In-hospital radio keeps kids happy

CIARA PRATT
Last updated 05:00 06/11/2012
lollipop
CHEERFUL SOUND: Radio Lollipop volunteer Jacqui Young with young patient Rosemahnie Amosa, 10, from Massey who is a big Radio Lollipop fan.

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Jacqui Young is making soundwaves in Waitakere Hospital's new paediatric ward.

The Titirangi resident is part of the volunteer team spreading cheer amongst the youngsters in the new $3.2 million Rangatira ward through Radio Lollipop.

Radio Lollipop is an international children's hospital charity that began in the UK in 1978.

The service provides a 24 hour radio show broadcast to satellite stations around the world.

Radio Lollipop's been in New Zealand for the past 20 years and is based at Starship Children's Hospital.

As well as being a radio show, volunteers help provide one-on-one entertainment in the form of music, craft and games to children in the wards.

The Waitakere Hospital studio officially opened in July with invited guests including rugby legend and Blues coach Sir John Kirwan.

The studio is now ready to turn up the volume out West.

Ms Young was born at Waitakere Hospital and says after working with Radio Lollipop at Starship, she is excited to bring the organisation to West Auckland.

"We have a full radio studio in Starship and very soon we're hoping to be able to beam that into Waitakere.

"All the technology is there and the kids will soon be able to phone in and request songs, take part in competitions like make your best animal noise and things like that."

Ms Young and the team of eight others are looking for more volunteers to help make the hospital experience easier for young patients.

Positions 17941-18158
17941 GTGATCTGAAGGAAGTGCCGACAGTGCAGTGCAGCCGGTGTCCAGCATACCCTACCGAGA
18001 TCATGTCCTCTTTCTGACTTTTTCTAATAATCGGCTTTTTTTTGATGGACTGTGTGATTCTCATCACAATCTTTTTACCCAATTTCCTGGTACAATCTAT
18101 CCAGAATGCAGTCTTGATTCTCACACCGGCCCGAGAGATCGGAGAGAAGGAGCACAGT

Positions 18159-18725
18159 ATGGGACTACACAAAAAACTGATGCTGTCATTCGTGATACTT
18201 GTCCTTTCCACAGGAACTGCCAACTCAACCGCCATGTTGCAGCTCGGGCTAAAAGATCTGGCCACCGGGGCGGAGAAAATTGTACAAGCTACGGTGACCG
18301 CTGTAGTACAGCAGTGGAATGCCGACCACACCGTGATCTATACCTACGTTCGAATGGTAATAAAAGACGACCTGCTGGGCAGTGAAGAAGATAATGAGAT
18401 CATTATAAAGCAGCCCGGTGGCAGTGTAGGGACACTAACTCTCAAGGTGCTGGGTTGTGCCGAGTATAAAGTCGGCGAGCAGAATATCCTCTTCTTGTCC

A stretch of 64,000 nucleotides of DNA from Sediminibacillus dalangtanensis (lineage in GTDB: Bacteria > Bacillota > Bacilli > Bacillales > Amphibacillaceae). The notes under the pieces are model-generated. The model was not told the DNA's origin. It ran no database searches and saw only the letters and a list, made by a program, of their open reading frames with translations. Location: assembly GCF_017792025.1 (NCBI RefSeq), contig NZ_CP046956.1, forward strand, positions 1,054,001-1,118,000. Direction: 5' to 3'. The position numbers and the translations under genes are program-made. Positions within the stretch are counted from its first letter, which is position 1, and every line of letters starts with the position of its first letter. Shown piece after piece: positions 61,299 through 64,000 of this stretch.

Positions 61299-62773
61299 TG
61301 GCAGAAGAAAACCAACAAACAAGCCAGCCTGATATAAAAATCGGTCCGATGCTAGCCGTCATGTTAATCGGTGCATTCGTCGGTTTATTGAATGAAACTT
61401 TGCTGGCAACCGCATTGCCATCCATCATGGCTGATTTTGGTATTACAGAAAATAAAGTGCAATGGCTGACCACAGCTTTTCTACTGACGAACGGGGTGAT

Every Tuesday and Thursday from 6pm till 8pm, volunteers go out into the wards to entertain the young patients.

Staff nurse in the Rangatira ward Ofelia Cometa says Radio Lollipop makes such a difference in the ward.

"I can see the children are happy. It's really good therapy for them," she says.

"It would be great if eventually the team could do more than two nights because the children absolutely enjoy it and it helps to distract them."

Ms Young says the volunteers work with doctors and nurses to determine what children need cheering up on a particular day.

"The radio is our biggest toy in our toybox because it's exciting, interactive and the difference that the music makes is huge.

"We're very play-focused, fun-focused - we're the only ones who don't talk about medical problems and so the kids know we are there to make a scary and unknown environment more fun."

The station relies on funding and public donations and Ms Young says with more volunteers, the aim is to be able to work with children on the ward five nights a week.

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"Play is something familiar to children and it is scientifically proven to help healing.

"It really does make a difference and my favourite thing is when we can make a child smile or laugh when they haven't for a while."

- Western Leader

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